Oh, for the love of…
Rey was very glad that she’d brought her climbing ropes.
“You’ve really got this whole ‘eccentric hermit’ thing down,” Rey grumbled a few hours later, sitting as close to the fire as she could manage without scorching her hair. She was bundled up in a scratchy blanket that smelled strongly of Wookie hair, her clothes drying on a rock next to the thankfully large fire.
“Do I?” Luke asked, tossing a handful of pepper into the stewpot, disturbingly chipper (and dry ) for a man who had been running around like a crazed gundark the entire afternoon.
The Jedi had led her on a merry chase around the island, starting off with a ‘shortcut’ through an underwater cave system, followed by a flat-out run along a rocky beach that seemed to be made of razor-sharp rocks and unexpected crevices, and culminating in a slog up the almost vertical path (which seemed to attract waves the size of starships, how the rock was still standing defied everything Rey knew about physics) to his hut…Which was really more of a leaky shack attached to a cave with a blanket over the entrance and some rugs for insulation. Said leaky shack appeared to be a harsh breeze away from plummeting into the sea.
She’d been doing a massively successful impression of a drowned womp rat by the time they’d reached the rope ladder that was the only way up the last 100 feet of cliff. In any other circumstances, Rey would have admired the tactical savvy behind the setup – the ladder was only retrievable with the Force, and there was barely space on the ledge for one humanoid, let alone two. Anyone trying to get at them would be sitting ducks.
As it was, Rey huddled close to the fire and tried to sit as far away from the Jedi as she could. The food didn’t smell half bad, though…
“What’s in it?” she asked. He smiled that private smile again.
“This and that,” he said, and passed her a bowl. Rey spent a few awkward moments arranging her arms so that she could eat without giving him a show. She was really regretting leaving her only other tunic on the Falcon.
They ate in silence. Rey hung onto her focus grimly as waves of fatigue hit her every time she moved. Luke sat across from her on a thin mat, gazing off into the darkening mist, quiet in a way that would have been rather disturbing if she wasn't exhausted.
Finally, she put her bowl down. Whatever was in the soup had gone down well – her stomach wasn’t in knots the way it usually was if she ate so soon after a day scavenging in the Graveyard, and warmth was slowly flowing back into her limbs. It was…nice. Rey took a moment and shut her eyes, breathing deliberately in and out as her head cleared, shoving the pleasant post-meal drowsiness out of her body.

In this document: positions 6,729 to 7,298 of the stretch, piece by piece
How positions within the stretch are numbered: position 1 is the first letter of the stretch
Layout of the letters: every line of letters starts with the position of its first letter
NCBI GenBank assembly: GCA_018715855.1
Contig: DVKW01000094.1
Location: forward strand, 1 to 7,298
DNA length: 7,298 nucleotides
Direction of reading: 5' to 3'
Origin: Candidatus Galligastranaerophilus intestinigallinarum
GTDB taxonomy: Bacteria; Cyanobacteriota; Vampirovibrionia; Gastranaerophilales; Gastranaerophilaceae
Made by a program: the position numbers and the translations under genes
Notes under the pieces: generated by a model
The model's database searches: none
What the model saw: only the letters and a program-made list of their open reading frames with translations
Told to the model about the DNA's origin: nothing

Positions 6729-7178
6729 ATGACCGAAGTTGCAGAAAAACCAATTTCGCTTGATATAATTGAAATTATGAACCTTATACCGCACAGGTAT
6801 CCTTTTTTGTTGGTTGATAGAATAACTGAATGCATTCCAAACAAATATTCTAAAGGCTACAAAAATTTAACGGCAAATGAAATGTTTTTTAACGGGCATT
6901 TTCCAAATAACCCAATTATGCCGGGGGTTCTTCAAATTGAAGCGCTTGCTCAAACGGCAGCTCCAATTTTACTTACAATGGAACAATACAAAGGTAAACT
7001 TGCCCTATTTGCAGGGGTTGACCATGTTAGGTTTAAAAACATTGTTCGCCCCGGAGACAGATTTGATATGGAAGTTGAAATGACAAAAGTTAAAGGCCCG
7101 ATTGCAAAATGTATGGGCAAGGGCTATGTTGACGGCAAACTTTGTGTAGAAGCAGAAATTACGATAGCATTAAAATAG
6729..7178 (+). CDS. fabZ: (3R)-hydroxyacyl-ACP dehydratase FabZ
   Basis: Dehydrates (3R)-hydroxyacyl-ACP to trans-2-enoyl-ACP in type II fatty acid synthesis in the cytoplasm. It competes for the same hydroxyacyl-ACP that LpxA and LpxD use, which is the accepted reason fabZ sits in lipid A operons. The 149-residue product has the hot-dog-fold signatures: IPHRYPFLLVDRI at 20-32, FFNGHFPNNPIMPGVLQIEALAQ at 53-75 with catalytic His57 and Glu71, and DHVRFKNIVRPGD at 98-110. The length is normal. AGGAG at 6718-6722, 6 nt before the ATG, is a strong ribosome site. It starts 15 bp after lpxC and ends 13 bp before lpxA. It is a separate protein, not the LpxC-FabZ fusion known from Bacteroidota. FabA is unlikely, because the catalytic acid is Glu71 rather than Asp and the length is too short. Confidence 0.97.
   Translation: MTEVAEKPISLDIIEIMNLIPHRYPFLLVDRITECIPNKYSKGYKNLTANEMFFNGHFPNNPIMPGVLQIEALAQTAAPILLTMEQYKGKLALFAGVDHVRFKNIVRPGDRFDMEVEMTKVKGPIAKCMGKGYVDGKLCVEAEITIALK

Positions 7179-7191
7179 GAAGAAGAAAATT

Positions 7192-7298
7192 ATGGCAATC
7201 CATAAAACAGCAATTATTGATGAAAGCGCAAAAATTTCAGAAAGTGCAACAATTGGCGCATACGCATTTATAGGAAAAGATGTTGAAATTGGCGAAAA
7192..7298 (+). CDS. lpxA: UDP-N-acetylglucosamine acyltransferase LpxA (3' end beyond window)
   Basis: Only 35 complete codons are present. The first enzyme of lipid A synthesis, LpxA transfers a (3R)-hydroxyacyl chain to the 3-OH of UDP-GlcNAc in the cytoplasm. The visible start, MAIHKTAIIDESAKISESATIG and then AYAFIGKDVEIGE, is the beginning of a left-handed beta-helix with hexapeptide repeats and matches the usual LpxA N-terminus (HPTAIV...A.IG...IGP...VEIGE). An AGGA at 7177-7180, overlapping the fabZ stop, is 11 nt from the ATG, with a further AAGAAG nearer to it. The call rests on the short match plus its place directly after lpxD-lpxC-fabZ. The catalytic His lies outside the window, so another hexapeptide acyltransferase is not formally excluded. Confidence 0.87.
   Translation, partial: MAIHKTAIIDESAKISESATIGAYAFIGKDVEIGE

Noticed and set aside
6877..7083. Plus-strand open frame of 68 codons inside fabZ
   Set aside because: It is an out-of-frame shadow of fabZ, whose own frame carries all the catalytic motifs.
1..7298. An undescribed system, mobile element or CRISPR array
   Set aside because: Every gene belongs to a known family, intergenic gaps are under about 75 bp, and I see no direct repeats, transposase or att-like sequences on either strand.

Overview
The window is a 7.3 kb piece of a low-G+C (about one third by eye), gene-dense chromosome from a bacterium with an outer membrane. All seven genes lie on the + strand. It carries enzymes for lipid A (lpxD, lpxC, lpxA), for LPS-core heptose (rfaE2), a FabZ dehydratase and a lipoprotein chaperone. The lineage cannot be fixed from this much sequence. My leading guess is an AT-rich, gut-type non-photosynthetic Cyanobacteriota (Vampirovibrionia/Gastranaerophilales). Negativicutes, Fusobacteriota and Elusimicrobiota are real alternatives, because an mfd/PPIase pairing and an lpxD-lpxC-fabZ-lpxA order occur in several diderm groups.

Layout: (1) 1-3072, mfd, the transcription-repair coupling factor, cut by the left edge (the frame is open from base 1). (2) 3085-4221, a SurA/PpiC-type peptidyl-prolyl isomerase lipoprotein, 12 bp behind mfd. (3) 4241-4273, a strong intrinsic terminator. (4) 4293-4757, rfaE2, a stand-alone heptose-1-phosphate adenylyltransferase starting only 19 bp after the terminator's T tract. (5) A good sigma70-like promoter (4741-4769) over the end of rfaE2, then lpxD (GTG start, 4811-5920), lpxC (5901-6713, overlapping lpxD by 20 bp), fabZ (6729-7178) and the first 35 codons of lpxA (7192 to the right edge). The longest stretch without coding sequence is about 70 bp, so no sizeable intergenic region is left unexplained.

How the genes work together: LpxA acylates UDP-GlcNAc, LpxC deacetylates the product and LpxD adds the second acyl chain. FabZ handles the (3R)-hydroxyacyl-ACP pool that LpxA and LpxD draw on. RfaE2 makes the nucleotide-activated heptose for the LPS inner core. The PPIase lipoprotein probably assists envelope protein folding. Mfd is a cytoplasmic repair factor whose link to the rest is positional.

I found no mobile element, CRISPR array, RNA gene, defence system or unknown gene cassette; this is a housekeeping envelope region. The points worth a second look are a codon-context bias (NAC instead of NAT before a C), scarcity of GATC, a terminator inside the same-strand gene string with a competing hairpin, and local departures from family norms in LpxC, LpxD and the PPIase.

He was watching her when she looked up. The heat-shimmer was back. Rey flinched, despite herself, and thought of walls, of the brittle, rage-forged iron she’d cracked when she shoved Kylo Ren out of her mind. Skywalker’s shield…wasn’t. At least not from what she could see. It was as though he’d transformed his entire self into an inscrutable mass of energy. She couldn’t look too long without burning. In a manner of speaking.
Not like Ren, or Finn, or even General Organa, though there certainly were some similarities there…Her presence was more like a humid mist, full of constantly moving shapes, faces, and forms. Memories?
She didn’t know what to make of it.
“Why are you here?” he asked suddenly. Rey blinked.
“Why are you here?”
Confusion swamped her as he watched her through the fire.
“I – I’m here to train, to be -- “ she began. The words died as the heat-shimmer filled the cave.
“It’s all right,” Luke said. His presence hovered, barely perceptible on the edges of her senses. Rey braced herself for the assault.
“Would you like some more?” he asked, reaching for her bowl. “I think I might have made too much…” Rey’s stomach growled.
“Umm…Yes,” she said. Luke was still everywhere as he filled her bowl, but it was no longer strange. He wouldn’t come knocking without asking first. This was just him, settling in for the night.
“There’s a spare bedroll over in the back,” said Luke, when she’d finished. “It gets pretty cold up here, so you should probably keep the fire going tonight. I’m used to it,” he said, to her silent question.
Rey swallowed dryly.
“Give it a few days,” he said quietly.
“What?” Rey stared at him, incredulous. “But I have to!” She scrambled to her feet, her fatigue vanishing. Was he rejecting her already? “I have to be a-“
She stared. He looked up at her, his eyes cool blue pools. Inscrutable.
“Think about it. That’s all I ask.”
He began clearing a space beside the fire.
“Chewie will be back soon,” he said. “Now, you should sleep. It’ll be an early day tomorrow.”
Rey nodded slowly.
“All right. Master Sky ---“ He stiffened.
“Call me Luke.”
Rey nodded again, and offered a small smile.
“All right. Luke.”
She fell asleep as soon as her head hit the pillow.